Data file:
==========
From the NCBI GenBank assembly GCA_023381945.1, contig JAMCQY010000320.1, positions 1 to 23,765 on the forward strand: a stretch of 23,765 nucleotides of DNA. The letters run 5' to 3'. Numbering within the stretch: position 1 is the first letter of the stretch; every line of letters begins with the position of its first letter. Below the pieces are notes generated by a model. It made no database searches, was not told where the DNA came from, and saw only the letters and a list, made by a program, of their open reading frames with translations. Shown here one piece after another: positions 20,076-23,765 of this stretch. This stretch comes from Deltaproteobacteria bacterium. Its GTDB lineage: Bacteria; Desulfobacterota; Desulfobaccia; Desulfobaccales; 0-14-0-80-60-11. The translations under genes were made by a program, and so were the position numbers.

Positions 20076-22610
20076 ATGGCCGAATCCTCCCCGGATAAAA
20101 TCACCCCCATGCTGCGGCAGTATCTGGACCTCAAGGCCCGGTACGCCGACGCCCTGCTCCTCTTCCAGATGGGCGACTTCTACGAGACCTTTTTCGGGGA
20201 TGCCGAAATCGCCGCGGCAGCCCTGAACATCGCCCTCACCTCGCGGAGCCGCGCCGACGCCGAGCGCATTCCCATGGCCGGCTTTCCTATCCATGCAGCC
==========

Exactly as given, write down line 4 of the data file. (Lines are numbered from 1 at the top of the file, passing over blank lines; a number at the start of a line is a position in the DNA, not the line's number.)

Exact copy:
20101 TCACCCCCATGCTGCGGCAGTATCTGGACCTCAAGGCCCGGTACGCCGACGCCCTGCTCCTCTTCCAGATGGGCGACTTCTACGAGACCTTTTTCGGGGA